When We Suddenly See the Same Things Differently

“I watched this video with growing anxiety as I saw what I already knew to be true but had never seen. Thanks to you and Animal Place, I am ready to be freed from the last bondage of consuming animal products. I’ve thrown away the eggs and cheese in my refrigerator without a moment of regret. My quest now will be to become educated about a vegan diet. I have shared the video Turlock on Facebook and email. I am so grateful. This is the push I needed, painful tho it was.” Continue reading

Understanding the Mind of the Backyard Butcher

It’s easy to be outraged at these slaughterers. It’s harder to understand, however, why they do what they do. It’s not because they are bad people. One of the most difficult aspects in covering the human-animal relationship is that so often very good people do terrible things and have no idea that they are complicit in structured evil. It is thus all the more critical that advocates work to identify and communicate the psychological and rhetorical strategies that prevent a more authentic assessment of what it means to kill an animal that you do not have to kill. Continue reading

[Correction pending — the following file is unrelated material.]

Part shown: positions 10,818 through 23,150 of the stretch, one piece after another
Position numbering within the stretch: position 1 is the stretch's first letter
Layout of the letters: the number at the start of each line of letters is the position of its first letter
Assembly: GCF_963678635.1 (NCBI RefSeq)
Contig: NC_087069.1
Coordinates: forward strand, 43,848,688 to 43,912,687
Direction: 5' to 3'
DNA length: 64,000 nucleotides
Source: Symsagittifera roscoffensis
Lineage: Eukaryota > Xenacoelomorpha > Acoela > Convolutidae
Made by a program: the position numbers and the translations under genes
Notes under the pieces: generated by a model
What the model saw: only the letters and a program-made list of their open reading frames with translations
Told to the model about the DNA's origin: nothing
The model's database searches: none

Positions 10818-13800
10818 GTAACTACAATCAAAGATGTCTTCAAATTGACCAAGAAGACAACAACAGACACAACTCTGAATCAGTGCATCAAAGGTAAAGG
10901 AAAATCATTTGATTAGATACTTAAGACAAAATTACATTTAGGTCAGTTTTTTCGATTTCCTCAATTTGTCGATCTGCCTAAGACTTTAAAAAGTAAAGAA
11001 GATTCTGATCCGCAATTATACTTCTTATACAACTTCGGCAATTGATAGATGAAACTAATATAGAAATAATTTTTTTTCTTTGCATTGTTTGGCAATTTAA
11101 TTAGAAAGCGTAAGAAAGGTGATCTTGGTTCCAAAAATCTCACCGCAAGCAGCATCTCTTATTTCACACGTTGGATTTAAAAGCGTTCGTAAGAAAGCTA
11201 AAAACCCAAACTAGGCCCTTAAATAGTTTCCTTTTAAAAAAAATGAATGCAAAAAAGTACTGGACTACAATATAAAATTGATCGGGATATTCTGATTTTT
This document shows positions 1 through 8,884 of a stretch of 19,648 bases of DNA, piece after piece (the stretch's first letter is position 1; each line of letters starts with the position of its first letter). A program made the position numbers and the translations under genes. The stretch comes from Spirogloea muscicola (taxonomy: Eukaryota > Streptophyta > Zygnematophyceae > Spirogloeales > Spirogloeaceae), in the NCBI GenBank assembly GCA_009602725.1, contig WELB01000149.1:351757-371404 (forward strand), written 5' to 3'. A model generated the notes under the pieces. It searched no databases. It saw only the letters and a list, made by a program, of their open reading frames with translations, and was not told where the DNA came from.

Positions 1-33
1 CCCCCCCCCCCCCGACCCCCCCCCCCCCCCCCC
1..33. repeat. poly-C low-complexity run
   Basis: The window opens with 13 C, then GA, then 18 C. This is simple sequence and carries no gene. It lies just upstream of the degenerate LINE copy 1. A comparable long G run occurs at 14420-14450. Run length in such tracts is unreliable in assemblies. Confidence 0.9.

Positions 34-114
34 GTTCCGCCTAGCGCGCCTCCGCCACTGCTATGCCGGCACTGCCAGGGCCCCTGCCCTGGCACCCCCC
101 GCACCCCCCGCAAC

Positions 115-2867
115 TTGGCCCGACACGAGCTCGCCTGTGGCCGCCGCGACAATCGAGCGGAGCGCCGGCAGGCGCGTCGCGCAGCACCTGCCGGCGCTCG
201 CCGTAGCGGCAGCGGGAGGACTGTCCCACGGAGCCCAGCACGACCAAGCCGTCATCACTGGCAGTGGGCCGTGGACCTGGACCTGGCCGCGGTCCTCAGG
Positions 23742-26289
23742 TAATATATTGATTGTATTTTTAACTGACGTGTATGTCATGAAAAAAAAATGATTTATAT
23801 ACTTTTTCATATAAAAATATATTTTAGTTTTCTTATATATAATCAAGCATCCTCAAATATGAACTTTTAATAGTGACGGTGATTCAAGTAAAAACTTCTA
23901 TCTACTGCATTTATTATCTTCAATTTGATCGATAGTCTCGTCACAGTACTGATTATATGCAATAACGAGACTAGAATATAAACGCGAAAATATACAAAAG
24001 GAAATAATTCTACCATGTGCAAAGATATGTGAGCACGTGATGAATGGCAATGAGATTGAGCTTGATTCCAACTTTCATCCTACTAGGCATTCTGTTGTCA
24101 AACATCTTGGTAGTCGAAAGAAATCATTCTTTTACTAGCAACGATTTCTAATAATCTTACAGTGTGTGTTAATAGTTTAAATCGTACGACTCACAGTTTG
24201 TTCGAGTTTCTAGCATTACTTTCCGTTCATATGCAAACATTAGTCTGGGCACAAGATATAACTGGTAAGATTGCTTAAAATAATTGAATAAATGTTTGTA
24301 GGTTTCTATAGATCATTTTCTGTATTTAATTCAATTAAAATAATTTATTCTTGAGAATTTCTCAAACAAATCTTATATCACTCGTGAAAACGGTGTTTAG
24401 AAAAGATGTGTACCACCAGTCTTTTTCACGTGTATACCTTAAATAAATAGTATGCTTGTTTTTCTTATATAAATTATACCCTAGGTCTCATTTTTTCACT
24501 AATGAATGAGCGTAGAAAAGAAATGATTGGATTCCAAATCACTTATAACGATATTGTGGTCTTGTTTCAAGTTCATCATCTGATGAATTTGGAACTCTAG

Shooting of Four Workers at Slaughterhouse and the Connection between Violence to Animals and Humans

Last month, an employee at a slaughterhouse in Fresno, California walked into work, pulled out a gun, and shot four people, two of them execution style, before attempting to take his own life. Coworkers, many of whom described the suspect as “nice” and “respectful,” claimed to be puzzled by this outburst. The president of Valley Protein, the abattoir where the shooting happened, declared the incident to be a “random act.” Continue reading

Survey Says, Not in My Backyard!

A recent survey conducted by the Neighbors Opposed to Backyard Slaughter found that a majority of Oakland, California residents living in the areas with the highest number of livestock animals opposed the practice of keeping and slaughtering animals in backyards residences. The survey was conducted in Oakland districts one and three. A majority of those surveyed oppose backyard slaughter (52% in district one and 55% in district three). Continue reading